Through Chinatown’s Dragon Gates
No visit to San Francisco is complete without a visit to Chinatown. Enter via the elaborate Gateway Dragon Arch at the beginning of Grant Avenue, just two blocks from Union Square at Bush Street. The dramatic gate is built facing south for good feng shui, adorned with sculptures of fish and dragons and flanked by two large lions meant to thwart evil-spirits. Step in under its central passage of three, traditionally reserved for dignitaries. It may come as no surprise that this is the both the oldest Chinatown in North America the largest outside of Asia. Between sips of brewed tea and bites of delicious Dim Sum dumplings, many visitors wonder how Chinatown got here. The story is an interesting one that’s been told many times in many ways...here’s our brief version.
Gold Nuggets and Railroad Spikes
It begins with the Gold Rush. Chinese seeking small fortunes traveled aboard steamers in large numbers to reach the California coast. Historians indicate that one out of every five men working the mines in the 1850s were Chinese immigrants. Others worked as cooks, launderers, merchants and herbalists. Chinatown was booming, mostly with men. In the 1860s, industrialists looking for labor to complete the back-breaking work of building the Central Pacific Railroad took on Chinese in even greater numbers. A second wave of 10,000 supplemented those already in California since Gold Rush Days. However, by the 1870s, an economic downturn stimulated competition and tensions mounted as cultures clashed. Those first Chinese immigrants to America deserve much credit for building the west, however the Chinese Exclusion Act of 1882 strictly limited further immigration until its repeal in 1943.
Disaster strikes in 1906
Chinatown was not spared by the events of April 18, 1906 and during the fires afterwards that consumed 80 percent of San Francisco in their path. Chinatown was totally destroyed, leaving its 15,000 residents homeless. Many fled to build new lives in Oakland, others re-built Chinatown in the heart of San Francisco with an architectural flair reminiscent of home. Densely populated by people still engaged in preserving Chinatown, this is the Chinatown that visitors enjoy today.
How Lucky Can You Get?
Franklin Lee opened the Golden Gate Fortune Cookie Company in 1962. The factory employs only three workers and the cookies are still made the old-fashioned way, by hand, complete with fortunes tucked inside while the dough is still hot. Come in and try your luck on a good fortune. The tiny factory and shop are tucked away at 56 Ross Alley, just off Jackson Street, open daily from 9:30 a.m. to 8 p.m.
Temples and Celebrations
Visitors are welcome inside Chinatown’s temples. First Chinese Baptist Church (15 Waverly Place) was organized in 1880. Brightly painted Tien How Temple (125 Waverly Place, 3rd floor), founded in 1852 was dedicated to the Empress of Heaven, Mazu, for blessing the early Chinese travelers to America. Ma-Tsu Temple (30 Beckett St., 1st floor), founded in 1986, also honors the spirit of Mazu. Kong Chow Temple (855 Stockton St., top floor) has the most colorful altar. Buddha’s Universal Church (720 Washington St.) is America’s largest Buddhist church and Norras Temple (109 Waverly St.) is the city’s oldest.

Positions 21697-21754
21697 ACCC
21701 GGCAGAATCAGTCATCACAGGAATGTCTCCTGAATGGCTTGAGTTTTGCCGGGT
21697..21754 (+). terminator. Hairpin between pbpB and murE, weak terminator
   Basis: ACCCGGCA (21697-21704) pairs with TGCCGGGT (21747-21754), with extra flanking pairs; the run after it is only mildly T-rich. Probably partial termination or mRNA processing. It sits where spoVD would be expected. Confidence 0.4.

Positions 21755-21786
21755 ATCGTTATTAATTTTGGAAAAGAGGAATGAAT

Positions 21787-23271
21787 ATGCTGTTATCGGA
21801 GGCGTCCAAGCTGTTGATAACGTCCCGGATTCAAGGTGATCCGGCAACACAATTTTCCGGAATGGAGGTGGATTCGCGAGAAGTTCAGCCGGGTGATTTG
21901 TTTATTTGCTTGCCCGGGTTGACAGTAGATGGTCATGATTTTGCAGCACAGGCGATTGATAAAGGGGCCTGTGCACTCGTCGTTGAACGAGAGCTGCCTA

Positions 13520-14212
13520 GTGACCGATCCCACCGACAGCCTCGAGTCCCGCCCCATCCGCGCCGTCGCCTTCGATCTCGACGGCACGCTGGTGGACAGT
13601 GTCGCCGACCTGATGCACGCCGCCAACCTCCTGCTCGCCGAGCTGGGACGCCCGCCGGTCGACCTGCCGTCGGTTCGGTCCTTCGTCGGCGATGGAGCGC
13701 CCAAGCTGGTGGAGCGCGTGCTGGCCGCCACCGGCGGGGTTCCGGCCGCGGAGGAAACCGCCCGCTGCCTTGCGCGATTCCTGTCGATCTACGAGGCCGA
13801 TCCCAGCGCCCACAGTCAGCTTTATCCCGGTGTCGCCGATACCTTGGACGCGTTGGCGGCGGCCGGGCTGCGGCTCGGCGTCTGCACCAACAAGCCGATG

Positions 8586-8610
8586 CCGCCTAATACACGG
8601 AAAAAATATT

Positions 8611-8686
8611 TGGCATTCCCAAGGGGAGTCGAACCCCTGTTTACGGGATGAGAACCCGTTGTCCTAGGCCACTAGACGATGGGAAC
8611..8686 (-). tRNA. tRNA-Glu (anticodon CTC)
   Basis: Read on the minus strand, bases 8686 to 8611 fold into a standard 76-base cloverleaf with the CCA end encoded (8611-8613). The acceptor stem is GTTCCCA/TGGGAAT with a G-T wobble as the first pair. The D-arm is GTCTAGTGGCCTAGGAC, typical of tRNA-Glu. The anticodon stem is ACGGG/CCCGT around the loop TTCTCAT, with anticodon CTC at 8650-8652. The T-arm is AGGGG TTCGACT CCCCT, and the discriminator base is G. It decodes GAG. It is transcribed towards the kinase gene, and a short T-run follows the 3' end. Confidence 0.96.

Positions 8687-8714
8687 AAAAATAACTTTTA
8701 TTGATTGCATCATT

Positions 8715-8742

Worshipers may seek advice in some temples visit by gently shaking a container of divinity sticks until one drops. The number on that stick is matched to a slip of paper with the corresponding number to reveal the sought after advice.
Come during Chinese New Year’s festival to find throngs by the thousands observing the illuminated evening parade with a 268-foot-long lion dancing spectacle, elaborate floats, drummers, acrobats, stilts walkers, beauty queens, musical processions and fireworks to celebrate. The Autumn Moon Festival and other occasions arise on the Chinese calendar.
History is Alive
More on the historical Chinese-American experience and Chinatown’s rich history may be explored inside the landmark building that houses the Chinese Historical Society of America at 965 Clay Street. Admission is free. The museum is open Tuesday through Friday from 12 p.m. to 5 p.m. and on Saturday from 11 a.m. to 4 p.m. Closed Sunday, Monday and holidays.
Did You Know?
- Chinatown covers 24 square blocks and has five different zip codes in an area that is only about 1 mile by 1.3 miles.
- The fortune cookie was invented in San Francisco -- in Japantown!
- Sun Yat-sen (1866–1925), founding father and first president of the Republic of China, lived in exile in San Francisco. A tribute to him stands in St. Mary’s Square. His quote inscribed on a wooden plaque hanging on Gateway Dragon Gate is translated as “All under heaven is for the good of the people.”
- Tai Chi Chuan, a graceful, meditative martial art, is often practiced by local residents in St. Mary’s Square. World Tai Chi Day is the last Saturday in April.
- Some claim that Chinatown is haunted. Tales passed down through generations revolve around a labyrinth of tunnels accessed by trapdoors in basements from before the Great Earthquake and Fires of 1906.